In June this year our two main supermarkets, Woolworths and Coles, tried to limit usage of plastic bags. They stopped giving them for free.
After few weeks, Coles abandoned the action - our customers are not ready for it - was the message. So plastic bags are again delivered for free.

The Almighty Free Market nodded approvingly - Coles is the winner, Woolworths sales fell significantly - read HERE.

I could propose few ways to penalize shops and customers for using plastic bags, but each of them would mean intervention or a regulation of FREE MARKET, and that would be a sin against the main foundation of our great free world.

Friday, August 3, 2018

The Beginner's Guide to Living

The Beginner's Guide to LivingThe Beginner's Guide to Living by Lia Hills
My rating: 2 of 5 stars

After first dozen pages I was charmed. What a deep and touching insight into soul of adolescent boy who just lost his mother in a car accident.
Next pages cooled me down.
Grief. A very difficult time, very individualised, making the grieving person difficult for people around.
I had some taste of it in J. Barnes' book - The levels of life. Last part of it is a relation of author's grief after loss of his wife. A very significant part of it was a feeling of anger or at least disappointment towards all surrounding people.
And it was Julian Barnes, mature and extremely cultured person.
So what about a 17 y.o. boy?
Terrible! I got really fed up with it.
The author makes lots of effort to confront the main character with various thoughts and ideas about life and death - ancient Greek philosophers, European thinkers of XIX and XX century, Buddhists, sufis etc.
Thoughts and ideas? Rather one-liners.
As it is was not enough there is also introduction to sex and drugs. And more.
As for me too much of it.
One aspect totally ignored is Christian religion. Allain de Botton in his book - Religion for the Atheists - admits that religion offers tried ways to deal with guilt, sorrow, grief.
Parents of the main character, Will, baptised their son in Roman Catholic church. There is mention of another Catholic baptism. But all of this is absolutely superficial. Looks like some absurd ceremony to have opportunity to post some photos in Facebook.
And this impression prevailed - person living very superficial life tries to find some quick solution to the real problem.
One thing puzzled me - I found the book in the Teenagers section of the library. Definitely the title justifies such classification, but I find this title strongly misguiding.

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Thursday, August 2, 2018

Working as a mule

Sometime ago I landed in a bit shitty hospital...


The reason for my stay was to connect an extra lead to my pacemaker.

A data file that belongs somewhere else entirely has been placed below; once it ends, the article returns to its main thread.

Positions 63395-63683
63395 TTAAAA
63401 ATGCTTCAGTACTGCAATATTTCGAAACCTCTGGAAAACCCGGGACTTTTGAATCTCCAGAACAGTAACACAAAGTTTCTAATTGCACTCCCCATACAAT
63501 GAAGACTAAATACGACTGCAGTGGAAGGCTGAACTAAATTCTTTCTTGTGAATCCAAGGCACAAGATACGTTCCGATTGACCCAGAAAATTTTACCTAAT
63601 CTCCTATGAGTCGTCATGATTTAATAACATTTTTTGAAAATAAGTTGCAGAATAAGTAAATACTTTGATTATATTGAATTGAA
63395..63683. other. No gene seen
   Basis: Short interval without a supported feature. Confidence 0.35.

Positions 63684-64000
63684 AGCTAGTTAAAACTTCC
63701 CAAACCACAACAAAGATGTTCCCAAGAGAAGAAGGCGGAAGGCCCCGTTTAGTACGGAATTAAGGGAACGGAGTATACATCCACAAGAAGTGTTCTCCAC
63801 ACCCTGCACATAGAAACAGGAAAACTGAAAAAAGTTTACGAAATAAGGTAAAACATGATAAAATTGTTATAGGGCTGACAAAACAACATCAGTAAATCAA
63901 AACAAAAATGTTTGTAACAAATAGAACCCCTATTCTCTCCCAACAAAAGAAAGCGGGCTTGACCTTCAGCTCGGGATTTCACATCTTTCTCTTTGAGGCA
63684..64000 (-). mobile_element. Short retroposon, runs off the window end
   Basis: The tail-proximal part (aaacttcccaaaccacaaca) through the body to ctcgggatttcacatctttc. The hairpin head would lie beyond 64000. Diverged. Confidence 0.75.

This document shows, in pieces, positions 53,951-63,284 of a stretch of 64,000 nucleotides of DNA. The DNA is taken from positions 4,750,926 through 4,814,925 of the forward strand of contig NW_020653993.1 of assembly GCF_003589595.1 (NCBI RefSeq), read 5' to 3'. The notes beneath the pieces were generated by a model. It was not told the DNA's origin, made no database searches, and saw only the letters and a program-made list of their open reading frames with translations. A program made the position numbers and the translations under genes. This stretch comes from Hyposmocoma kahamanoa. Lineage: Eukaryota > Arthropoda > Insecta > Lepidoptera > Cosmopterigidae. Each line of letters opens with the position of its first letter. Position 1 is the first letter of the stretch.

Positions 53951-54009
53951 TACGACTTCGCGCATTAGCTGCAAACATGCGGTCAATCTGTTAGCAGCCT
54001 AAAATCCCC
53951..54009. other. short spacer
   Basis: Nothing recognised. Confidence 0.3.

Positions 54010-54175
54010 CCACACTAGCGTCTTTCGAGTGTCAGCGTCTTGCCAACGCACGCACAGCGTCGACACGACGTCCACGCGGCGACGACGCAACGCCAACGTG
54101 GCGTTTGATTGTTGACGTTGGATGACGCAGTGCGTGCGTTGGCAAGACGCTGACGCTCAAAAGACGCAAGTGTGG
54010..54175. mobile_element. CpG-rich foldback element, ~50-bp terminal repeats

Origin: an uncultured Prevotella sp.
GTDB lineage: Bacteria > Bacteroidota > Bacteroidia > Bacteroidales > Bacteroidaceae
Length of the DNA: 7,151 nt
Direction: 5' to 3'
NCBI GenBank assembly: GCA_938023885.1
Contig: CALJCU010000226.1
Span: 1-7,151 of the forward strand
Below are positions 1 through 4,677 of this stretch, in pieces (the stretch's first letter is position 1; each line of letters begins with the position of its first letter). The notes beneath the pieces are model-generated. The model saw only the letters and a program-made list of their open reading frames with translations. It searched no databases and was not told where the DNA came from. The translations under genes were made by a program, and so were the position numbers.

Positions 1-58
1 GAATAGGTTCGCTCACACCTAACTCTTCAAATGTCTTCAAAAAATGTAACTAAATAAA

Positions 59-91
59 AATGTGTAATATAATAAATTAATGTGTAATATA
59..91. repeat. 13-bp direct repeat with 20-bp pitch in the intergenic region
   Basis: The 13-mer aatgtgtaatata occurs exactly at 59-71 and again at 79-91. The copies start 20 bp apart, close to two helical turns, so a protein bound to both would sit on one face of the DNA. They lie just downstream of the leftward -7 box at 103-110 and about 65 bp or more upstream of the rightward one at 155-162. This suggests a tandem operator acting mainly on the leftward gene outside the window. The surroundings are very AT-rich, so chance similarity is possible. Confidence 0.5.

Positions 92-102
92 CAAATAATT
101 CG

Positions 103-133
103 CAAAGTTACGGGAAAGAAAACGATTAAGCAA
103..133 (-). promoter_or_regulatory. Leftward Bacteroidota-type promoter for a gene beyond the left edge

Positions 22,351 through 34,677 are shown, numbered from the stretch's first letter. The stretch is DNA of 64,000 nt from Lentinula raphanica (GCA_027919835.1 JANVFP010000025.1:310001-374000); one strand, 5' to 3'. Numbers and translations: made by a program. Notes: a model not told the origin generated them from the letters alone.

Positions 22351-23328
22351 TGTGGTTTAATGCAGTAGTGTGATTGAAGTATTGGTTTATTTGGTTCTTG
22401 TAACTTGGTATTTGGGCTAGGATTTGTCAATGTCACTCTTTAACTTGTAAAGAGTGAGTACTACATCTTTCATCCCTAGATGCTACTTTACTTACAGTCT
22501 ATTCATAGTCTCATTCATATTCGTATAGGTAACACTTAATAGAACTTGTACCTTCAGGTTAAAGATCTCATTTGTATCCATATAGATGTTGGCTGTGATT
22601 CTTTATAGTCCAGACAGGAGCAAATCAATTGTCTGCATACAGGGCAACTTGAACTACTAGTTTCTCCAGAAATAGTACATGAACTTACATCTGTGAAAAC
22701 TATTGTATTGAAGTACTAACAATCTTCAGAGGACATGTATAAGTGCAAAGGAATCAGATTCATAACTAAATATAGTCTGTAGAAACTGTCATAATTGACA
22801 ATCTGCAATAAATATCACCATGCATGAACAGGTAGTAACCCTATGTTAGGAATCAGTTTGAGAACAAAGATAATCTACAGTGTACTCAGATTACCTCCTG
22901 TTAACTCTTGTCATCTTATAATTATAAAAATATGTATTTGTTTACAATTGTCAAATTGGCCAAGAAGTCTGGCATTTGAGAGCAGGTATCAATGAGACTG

I had a pacemaker installed few years ago and I believe it saved/prolonged my life.
In last 2 years there was a noticeable degradation in my heart's capacity and my cardiologist suggested connecting another lead to my pacemaker to activate more thoroughly my heart's muscles.

It was a bit surprise for me that my old, but not so old, pacemaker has been replaced by a new one. I asked what happened to the old one? Apparently there is a rule that this type of devices must not be recycled so it has been returned to manufacturer to make a best possible use of it.

While in hospital I watched TV, ABC 7:30 report, and there was a report which made my heart pacing faster.
They reported, that hospitals or companies running them receive kickbacks from manufacturers, up to 50% of cost of the device.
That means, that the hospital buys a device for say $25,000, installs it and sends a bill to the insurance company, which pays the price. Than, some time later, the hospital receives $12,000 back.
It explains why private insurance premiums are rising so fast.

Transcript of the 7:30 Report - HERE.

What puzzled me is that on one hand - few companies mentioned in the report responded with statement, that they just selected pacemaker from the official listing. On the other hand some doctors said that there should be more transparency in pacemaker choice, that patients should be more involved.
I do not see it as the main issue. I trust my doctor and do not feel qualified to verify technical details of his/her decision. In my opinion whole issue is about money circulation. If the hospital received any money from the manufacturer then it should be returned to the party which paid the bill - private health insurance, Medicare, patient.

For the time being I feel as a mule - an ignorant carrier used to channel money between some secret players.